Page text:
Monday, May 30, 2016

Transition Plans & Daily Bread

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“And in praying do not heap up empty phrases as the Gentiles do; for they think that they will be heard for their many words. Do not be like them, for your Father knows what you need before you ask him. Pray then like this:

Our Father who art in heaven,
Hallowed be thy name. Thy kingdom come.
Thy will be done,
On earth as it is in heaven.
Give us this day our daily bread; [1]

We have started my son’s transition plan for what happens after he completes high school. Of course, like many of you, we have unofficially been working on this many years. But the official version of it is designed to be formalized into something that assures us of his future. Formulated to include a series of questions they will ask him during his high school career, he will be reminded of the goals he is setting for himself and the ultimate goal of “independence.”

At our last IEP meeting, the questions and his answers were read aloud and for the record for the first time. My son sat quietly by my side as they recounted his answers to “What do you think you will do for a job?” and “How will you get to this job?” and even “Who do you think you will live with when you are older?”

As they read both the questions and his answers to the entire group present, Noah began to tense. At the end of the reading, after everything was put “into the record,” he bravely raised his hand. Smiling, his teacher asked if he had a question about anything and he said, “Well, I did answer those questions like that but I was kind of wondering if this is it now? I mean, can I change my mind or is it final?”

What he has asking is: Have I just set my future in stone or is there any wiggle room to what I might want to do for a living for the rest of my life? Everyone around the table laughed as we realized the finality that this formal process brings to simple questions asked to a 15 year-old boy. My husband saved the day when he said, “Don’t worry Noah. I’ve changed my mind on all of those questions multiple times since I grew up.”

I’m so very thankful to be a part of a school system that is taking his after high school plans so seriously. We are grateful for this interview process and the way it has grown Noah into thinking about the fact that he is growing up and can’t just plan on playing with Legos in his bedroom floor forever. But it being “independent” isn’t everything. It doesn’t leave much room for daily bread.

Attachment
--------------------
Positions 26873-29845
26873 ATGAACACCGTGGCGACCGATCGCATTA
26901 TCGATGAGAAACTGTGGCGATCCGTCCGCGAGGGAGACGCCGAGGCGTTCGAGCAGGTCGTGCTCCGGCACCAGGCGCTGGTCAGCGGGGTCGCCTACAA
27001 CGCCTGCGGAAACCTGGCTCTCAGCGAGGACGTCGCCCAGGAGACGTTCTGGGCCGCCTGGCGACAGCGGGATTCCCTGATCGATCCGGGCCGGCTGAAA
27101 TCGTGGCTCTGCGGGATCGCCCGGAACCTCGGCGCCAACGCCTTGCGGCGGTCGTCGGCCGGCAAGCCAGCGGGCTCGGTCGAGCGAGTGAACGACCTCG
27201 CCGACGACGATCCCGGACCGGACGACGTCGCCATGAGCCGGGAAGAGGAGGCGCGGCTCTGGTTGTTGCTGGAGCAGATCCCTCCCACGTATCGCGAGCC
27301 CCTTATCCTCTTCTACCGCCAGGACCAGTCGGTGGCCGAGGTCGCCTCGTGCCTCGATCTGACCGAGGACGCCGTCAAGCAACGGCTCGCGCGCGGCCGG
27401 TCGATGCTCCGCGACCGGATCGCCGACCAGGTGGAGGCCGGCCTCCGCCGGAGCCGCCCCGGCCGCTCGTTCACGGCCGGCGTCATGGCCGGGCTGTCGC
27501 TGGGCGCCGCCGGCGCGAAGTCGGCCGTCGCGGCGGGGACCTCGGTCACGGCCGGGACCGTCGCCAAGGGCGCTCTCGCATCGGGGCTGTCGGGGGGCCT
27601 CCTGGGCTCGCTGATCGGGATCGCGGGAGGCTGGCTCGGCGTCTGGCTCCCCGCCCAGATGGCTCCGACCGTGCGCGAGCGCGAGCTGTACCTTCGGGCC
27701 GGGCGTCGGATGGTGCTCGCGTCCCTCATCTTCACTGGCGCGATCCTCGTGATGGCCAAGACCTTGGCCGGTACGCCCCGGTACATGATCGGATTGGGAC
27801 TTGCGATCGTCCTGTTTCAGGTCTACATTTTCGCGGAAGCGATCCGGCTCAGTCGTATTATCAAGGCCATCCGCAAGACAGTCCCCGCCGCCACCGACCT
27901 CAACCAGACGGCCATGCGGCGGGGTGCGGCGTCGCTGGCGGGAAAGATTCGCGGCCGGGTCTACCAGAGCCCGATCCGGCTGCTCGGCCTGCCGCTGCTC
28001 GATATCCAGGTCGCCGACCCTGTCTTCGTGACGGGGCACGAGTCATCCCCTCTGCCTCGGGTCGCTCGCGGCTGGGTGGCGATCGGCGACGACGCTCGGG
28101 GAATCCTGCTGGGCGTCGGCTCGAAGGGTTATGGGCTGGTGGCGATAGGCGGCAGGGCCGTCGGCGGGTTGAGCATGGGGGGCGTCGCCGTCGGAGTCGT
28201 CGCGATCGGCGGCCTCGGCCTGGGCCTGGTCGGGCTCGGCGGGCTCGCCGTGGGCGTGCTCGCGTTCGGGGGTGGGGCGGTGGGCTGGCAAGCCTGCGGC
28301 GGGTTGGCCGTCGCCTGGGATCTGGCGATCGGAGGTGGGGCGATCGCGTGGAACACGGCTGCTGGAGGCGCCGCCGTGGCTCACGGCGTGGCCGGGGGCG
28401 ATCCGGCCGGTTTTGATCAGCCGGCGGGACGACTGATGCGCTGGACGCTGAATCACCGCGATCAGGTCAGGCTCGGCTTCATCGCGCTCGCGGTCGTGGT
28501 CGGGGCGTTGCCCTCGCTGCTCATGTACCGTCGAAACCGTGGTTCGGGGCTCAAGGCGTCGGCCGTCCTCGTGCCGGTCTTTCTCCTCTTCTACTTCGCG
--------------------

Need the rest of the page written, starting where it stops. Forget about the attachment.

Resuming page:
When Jesus taught his disciples how to talk to his Father, he instructed them to ask for no more than their provision for today. After acknowledging his holiness and kingdom reign in heaven and on earth, the next task of the prayer is to trust. “Give us this day our daily bread…” places us in those holy hands that created the heavens and the earth, trusting that he will provide if we ask.

Now I’m a planner of the first order. I’ve by calendars, lists, and Evernote. I’ve not struggled with arranging elaborate summer study plans to Noah. I can have every minute of each week scheduled with enriching activities that will push us a little farther down the road to success and independence. But when I read Christ’s lesson on prayer, he instructs instead us to be grounded in knowing that it is not our strategies and schedules that bring peace and safety.

After attending several graduations this season, I see some of my strivings with new perspective. Each graduate that I spoke with seemed very unsure about their future plans – even the ones with scholarships to well-known universities. Many of these kids were typically functioning, without the disabilities with which my son lives. Still, they seem just as unsure about what the future holds as he did that day in our meeting.

I become more and more convinced that complete independence is not God’s goal for humanity, but rather an interdependence that begins by going to him daily for our provision and peace. Still thankful for our plans, I clench them a little less tightly in my palm than I once did. God will provide in the big and small ways he always has for Noah. Baked fresh daily…

Dear Father, forgive me when I forget that your desire is for me to seek you with my whole heart. The world tells me that independence is the goal, but you instruct me to ask for daily bread. Thank you for all the ways you provide it without my knowledge.  Help me to rely more on you for our long-term and short-term needs. In the name of your son Jesus, who taught us how to pray. Amen

-Vangie Rodenbeck

[1] The Revised Standard Version (Oak Harbor, WA: Logos Research Systems, Inc., 1971), Mt 6:7–11.

1 comment:

  1. Thanks. I really needed this. I am a exponential planner and need to be reminded of my provider so I am not overwhelmed and anxious. Very encouraging.